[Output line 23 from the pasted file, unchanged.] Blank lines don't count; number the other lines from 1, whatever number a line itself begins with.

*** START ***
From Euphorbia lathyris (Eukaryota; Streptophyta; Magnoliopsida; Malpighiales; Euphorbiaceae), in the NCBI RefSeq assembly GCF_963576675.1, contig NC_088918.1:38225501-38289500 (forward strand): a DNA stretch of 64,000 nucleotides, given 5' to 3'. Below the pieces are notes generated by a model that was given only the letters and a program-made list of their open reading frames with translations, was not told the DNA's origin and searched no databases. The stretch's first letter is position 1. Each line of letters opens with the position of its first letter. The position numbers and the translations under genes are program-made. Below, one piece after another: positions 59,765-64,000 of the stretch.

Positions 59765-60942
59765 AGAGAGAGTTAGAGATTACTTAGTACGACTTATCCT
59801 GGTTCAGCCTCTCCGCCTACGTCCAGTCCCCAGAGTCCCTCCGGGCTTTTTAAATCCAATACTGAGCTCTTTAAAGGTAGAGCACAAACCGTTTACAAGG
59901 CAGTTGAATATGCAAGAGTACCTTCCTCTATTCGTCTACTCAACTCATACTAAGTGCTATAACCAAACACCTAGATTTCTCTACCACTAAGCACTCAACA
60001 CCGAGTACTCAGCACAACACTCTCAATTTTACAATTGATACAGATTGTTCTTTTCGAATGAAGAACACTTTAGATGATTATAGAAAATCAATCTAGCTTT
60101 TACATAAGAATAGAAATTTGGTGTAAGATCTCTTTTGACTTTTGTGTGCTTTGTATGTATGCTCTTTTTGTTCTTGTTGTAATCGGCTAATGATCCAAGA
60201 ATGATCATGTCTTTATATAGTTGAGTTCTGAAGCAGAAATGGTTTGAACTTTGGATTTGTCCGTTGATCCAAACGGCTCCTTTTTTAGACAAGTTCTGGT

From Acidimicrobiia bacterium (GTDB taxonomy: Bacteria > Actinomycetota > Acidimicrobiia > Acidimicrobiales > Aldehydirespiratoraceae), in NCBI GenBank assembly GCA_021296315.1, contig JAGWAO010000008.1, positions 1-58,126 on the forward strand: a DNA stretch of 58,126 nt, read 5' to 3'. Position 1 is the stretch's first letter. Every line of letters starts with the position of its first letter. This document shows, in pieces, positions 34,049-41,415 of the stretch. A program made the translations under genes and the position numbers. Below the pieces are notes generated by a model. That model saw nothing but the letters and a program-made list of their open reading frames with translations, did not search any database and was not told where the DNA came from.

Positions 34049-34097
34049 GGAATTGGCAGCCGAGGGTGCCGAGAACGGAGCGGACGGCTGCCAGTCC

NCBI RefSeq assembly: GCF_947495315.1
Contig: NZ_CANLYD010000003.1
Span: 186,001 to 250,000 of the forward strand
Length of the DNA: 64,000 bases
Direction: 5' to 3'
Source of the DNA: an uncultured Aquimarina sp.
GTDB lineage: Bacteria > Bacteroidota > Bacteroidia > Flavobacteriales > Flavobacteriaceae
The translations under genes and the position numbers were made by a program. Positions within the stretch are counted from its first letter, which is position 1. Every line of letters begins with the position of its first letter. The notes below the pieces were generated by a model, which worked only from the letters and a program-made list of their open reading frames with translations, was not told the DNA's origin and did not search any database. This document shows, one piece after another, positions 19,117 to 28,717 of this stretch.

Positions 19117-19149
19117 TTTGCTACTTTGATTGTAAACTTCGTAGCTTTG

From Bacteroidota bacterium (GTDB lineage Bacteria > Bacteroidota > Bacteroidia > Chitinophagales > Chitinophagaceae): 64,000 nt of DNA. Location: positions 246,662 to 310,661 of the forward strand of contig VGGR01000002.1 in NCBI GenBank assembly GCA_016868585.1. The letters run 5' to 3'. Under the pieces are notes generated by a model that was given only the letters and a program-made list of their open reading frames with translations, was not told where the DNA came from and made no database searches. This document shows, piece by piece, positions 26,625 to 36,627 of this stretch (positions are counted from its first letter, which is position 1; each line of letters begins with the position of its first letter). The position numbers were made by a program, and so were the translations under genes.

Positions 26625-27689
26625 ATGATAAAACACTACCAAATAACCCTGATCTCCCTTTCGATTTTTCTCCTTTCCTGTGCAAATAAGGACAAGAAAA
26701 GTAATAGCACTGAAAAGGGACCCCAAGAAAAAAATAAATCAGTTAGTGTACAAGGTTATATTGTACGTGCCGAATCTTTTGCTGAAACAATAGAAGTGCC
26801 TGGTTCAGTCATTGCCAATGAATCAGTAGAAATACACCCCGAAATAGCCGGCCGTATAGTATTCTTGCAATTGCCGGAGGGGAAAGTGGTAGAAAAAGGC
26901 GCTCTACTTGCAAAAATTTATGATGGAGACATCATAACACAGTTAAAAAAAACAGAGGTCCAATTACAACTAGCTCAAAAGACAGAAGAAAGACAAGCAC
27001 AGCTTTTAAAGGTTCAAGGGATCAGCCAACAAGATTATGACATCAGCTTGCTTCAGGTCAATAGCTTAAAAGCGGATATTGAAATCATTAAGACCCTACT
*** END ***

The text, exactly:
Positions 26625-27689